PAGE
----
The reality of owning a boat is not publicised as much as it should be. The reality of ‘living aboard’ is starkly different from ‘living the dream’. Still, the migration of people shifting from land to sea in search of a new, less encumbered lifestyle, seems to be growing, if YouTube is any indication.
While the illusion that cruisers spend their days sailing azure tropical waters; sipping Mai-tais at night; watching dolphins frolic at the bow (although we have done this…), the focus of our existence, and the reason we’ve managed to stay ‘afloat’ for over ten years living aboard is the attention we give our vessel and sticking to a budget.
The main focus of our lifestyle has to be keeping the boat afloat.
This year is no exception. Our last haulout was 2019 when we put in a new engine and propeller. At the time, our hull was in great condition after a year in the fresh water of the Baltic. This year, the same excellent condition – I found only one barnacle tucked behind the cutlass bearing housing. Back in Trinidad in 2016 we stripped the bottom paint off right back to gelcoat and repainted completely. Since then, antifouling the bottom has been relatively easy and straightforward.
With Blue Heeler hauled for the eighth time in 12 years, we set about giving the waterline a light sand, then wet-scrubbed the rest of the hull before applying two coats of Hempel Cruising Performance ‘True Blue’. The growth up in this part of the world is minimal, unlike the heavy growth of the tropics, so that made the work so much easier.
With Blue Heeler looking schmick, we also arranged for a survey – a requirement of continued insurance for a boat over twenty years old.
I’ve mentioned this in previous posts, but for some reason in the UK, marinas and boatyards don’t like people staying aboard their vessel while it’s on the hard stand. I don’t know why, as we are aboard during the day fixing things and moving up and down the ladder. The good news is that we found a no-frills boatyard for the work we needed to do. Itchen Marine Towage at Southampton on the River Itchen is a small boatyard and has all that we need to do the work ourselves. Sure, the ablutions are not fancy, but they’re clean and now that we’ve figured out the settings on the instantaneous hot water system, showers are hot and luxurious after a day of sanding and painting. The town centre of Southampton is about 1km away and chandleries, hardware stores, and so on are nearby too.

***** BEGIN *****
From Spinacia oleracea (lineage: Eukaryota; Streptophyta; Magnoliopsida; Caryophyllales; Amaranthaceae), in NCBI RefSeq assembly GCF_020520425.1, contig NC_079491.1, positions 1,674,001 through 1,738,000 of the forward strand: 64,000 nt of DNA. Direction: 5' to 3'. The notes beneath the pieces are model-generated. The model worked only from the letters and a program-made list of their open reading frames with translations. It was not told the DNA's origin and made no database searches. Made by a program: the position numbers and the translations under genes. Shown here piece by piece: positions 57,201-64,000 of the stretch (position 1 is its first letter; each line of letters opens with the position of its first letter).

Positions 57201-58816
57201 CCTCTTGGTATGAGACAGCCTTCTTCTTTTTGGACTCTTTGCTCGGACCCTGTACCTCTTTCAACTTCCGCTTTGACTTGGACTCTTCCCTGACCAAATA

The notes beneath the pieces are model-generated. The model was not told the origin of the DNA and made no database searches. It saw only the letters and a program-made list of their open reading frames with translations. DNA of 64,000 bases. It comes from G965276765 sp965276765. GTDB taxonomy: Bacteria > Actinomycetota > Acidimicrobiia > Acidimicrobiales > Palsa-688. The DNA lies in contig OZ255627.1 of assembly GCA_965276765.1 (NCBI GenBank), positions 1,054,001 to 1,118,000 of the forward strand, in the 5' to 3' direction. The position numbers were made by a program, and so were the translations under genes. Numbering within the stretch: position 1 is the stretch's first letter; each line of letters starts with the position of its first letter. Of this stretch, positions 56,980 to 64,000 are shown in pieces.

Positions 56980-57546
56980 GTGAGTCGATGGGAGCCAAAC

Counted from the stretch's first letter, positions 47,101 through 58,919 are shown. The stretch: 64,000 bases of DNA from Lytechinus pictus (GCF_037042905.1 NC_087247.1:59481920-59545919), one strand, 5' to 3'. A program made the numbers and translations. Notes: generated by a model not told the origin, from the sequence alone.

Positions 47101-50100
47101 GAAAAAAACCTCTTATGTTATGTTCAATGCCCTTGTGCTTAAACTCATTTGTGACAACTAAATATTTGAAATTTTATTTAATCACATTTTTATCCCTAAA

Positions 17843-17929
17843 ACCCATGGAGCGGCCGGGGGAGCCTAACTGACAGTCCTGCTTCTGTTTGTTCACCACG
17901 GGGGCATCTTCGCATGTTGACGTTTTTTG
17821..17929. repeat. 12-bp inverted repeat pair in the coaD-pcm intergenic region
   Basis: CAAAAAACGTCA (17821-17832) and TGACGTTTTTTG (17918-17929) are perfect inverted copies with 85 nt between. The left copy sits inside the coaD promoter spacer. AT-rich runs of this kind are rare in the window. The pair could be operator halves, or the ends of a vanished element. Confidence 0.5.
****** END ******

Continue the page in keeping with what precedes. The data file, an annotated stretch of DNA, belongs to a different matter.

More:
Living aboard during maintenance is ideal for cruisers around the world.
To keep costs down, we do all the work ourselves. Anything from dropping the rudder, replacing the engine, prop and shaft, through-hulls, bow thruster and so on (actually, Wayne does the thick of it, while I’m his enthusiastic assistant). If we need to have anyone do work on our boat, it’s usually because we don’t have the tools to do the job ourselves, such as removing a stubborn seal, or lathing out a cutlass bearing, or welding up an aluminium engine part. There are some things that we just don’t have the resources to do ourselves. The UK is a great place to source parts and products and delivery is usually within a day or two for most things.
The truth is, living aboard a boat is a numbers game. 90% of the time you’ll be planning, preparing, saving, scrimping, covered in bilge muck or antifoul, or waiting somewhere for a part to be delivered, or just waiting for the seasons to change. You’ll be away from your family and spend most of your days in isolation within 3m of your better half (who you’d better get on with).
The remaining 10% of the time you might be out sailing; and maybe 10% of that it’ll be just perfect.
From Melbourne’s Port Philip Bay to the Gulf of Mexico and Cuba; it’s that little percentage of heaven that makes this lifestyle worth it.
With summer approaching, despite the pandemic still raging across Europe, there is a developing optimism here in the UK re COVID – rightly or wrongly. COVID restrictions in the UK are gradually easing, and by 12th April non-essential shops may open, including hairdressers, outdoor venues/pubs, and so on. Boatyards are filling up with weekend sailors polishing and preparing their hulls and others with ideas of sailing the world planning their futures; there’s a sense of anticipation in the air and movement on the water as yachties, cruisers and sailors, look towards the horizon and set their sails accordingly.
With no firm plan due to COVID restrictions in Europe, we too are looking towards the horizon, ready for the next stage of our sailing adventure.